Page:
Science and Technology

Op-Ed: Intel, Mobileye, and the Coming Technological Revolution

Published by The Times of Israel

The purchase of Mobileye by Intel is evidence of an approaching technological revolution that the government of Israel, Jewish community leaders, and policy makers should be cognizant of and make appropriate decisions and investments to stay ahead of a rapidly changing world.

Earlier this month the Jewish People Policy Institute held a conference to consider shifting trends in the West and their impact on Israel and the Jewish people. Included in those trends are technological changes that have dramatic implications.

The confluence of advances in the fields of computational design, nanotechnology, additive manufacturing, materials engineering, artificial intelligence, and biotechnology could potentially change societies as much as the agricultural or industrial revolutions in previous eras. The sum-total of all these technological developments could be compared, not to the invention of electricity or the car, but to the ability to control fire or the invention of the wheel.

Technologies that may still sound like science fiction already exist today: Direct neural interfaces, which convert neurological processes into electrical signals, can be used to control computers and mechanical devices; Graphene, which is 200 times stronger than steel, more flexible than rubber, and conducts electricity and heat better than any other known material, can be so small that it is invisible to the naked eye. Just as the utilization of silicon helped pave the way for integrated circuits and the computer revolution, graphene is expected to play a crucial part in molecular electronics, a branch of nanotechnology that is expected to enable the shrinking of electronic components beyond the current limitations of existing technologies.

The rapid progress in genetic engineering over the past several years and the potential of what lies ahead will make it possible that in the next several decades mankind will take control of the evolutionary process and will be far less constrained by the laws of nature. Renowned theoretical physicist Michio Kaku argues that our species is destined to “become the gods we once worshipped and feared”. With man having more and more god like powers how will man’s relationship with god change?

There is much talk in the tech community of the possibility of an approaching ‘technological singularity’, when artificial intelligence will surpass that of man. After which, computers will design objects and engineer materials beyond what humans can create.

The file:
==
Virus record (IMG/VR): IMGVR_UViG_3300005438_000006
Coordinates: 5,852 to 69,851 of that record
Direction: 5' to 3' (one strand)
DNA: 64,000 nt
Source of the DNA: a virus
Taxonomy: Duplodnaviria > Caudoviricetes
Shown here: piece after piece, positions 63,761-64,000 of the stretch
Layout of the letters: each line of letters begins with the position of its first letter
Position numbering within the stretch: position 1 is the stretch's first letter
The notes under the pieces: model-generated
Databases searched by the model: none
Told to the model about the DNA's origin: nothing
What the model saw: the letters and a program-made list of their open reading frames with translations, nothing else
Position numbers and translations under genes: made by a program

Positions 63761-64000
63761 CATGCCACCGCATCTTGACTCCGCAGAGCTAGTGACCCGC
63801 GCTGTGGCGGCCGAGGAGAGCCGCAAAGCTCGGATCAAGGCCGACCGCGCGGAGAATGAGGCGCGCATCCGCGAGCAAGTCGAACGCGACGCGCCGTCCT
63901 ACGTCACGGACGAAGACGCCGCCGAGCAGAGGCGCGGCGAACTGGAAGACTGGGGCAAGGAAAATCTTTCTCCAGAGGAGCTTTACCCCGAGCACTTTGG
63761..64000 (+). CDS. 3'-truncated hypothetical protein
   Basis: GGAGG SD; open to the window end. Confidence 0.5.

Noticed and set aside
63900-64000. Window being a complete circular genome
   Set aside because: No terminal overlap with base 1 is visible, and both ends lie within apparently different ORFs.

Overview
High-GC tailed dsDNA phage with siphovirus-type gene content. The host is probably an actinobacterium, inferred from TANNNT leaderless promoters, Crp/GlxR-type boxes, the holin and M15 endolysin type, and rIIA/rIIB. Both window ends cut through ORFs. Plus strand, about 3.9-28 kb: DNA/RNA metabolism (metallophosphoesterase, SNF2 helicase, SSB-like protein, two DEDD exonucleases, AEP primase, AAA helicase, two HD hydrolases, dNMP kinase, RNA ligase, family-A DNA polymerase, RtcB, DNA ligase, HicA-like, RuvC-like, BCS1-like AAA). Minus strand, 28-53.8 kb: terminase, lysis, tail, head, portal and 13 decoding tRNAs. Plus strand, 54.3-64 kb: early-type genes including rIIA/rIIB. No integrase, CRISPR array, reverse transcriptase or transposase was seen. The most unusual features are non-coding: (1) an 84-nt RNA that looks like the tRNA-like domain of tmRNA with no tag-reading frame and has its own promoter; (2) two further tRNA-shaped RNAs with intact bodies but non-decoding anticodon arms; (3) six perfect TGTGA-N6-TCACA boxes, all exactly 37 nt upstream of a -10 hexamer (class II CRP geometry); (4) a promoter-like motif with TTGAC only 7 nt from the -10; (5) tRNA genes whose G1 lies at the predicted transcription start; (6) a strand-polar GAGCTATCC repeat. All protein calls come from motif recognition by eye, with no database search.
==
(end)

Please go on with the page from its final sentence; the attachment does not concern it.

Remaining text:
But with advances in artificial intelligence, more jobs are becoming automated by computers and machines. This is already having a polarizing effect on the economy as middle-skill jobs are being automated and the jobs that are being created are for highly skilled workers. This will be a major economic challenge for Israel as it already struggles with income inequality.

Intel’s purchase of Mobileye is a major investment by the chipmaker in the automated driving industry. Many major automotive companies plan to have fully automated self-driving cars on the market by 2021. Self-driving cars will transform the transportation industry and save and improve lives, but with most transformational inventions, there will be some creative destruction. There are 40,000 taxi drivers in Israel whose jobs will eventually be replaced by cheap self-driving taxis in the coming decades. How will the government ensure those drivers will eventually find employment and not end up becoming an economic burden on the country?

Previous technological societal revolutions had a profound impact on the Jewish people. For example, the European Enlightenment, led to Jewish emancipation, political Zionism, and the theological schisms within Judaism that have shaped the Jewish world of today. Concurrently, the Industrial Revolution transformed European Jewry from agriculturally centered to urban living. Jewish urbanization resulted in a new Jewish middle class that adopted the culture of their non-Jewish bourgeoisie contemporaries. The post-World War II era in North America saw the Jewish community go from a middle class of merchants and shop owners to a predominately highly educated upper middle class of doctors, lawyers, and other professionals.

Although one cannot predict the full implications of scientific and technological breakthroughs and the issues that will arise in their wake, developments today are of sufficient importance that decision makers should start to consider how these developments and the next technological revolution could impact Israel and the Jewish people.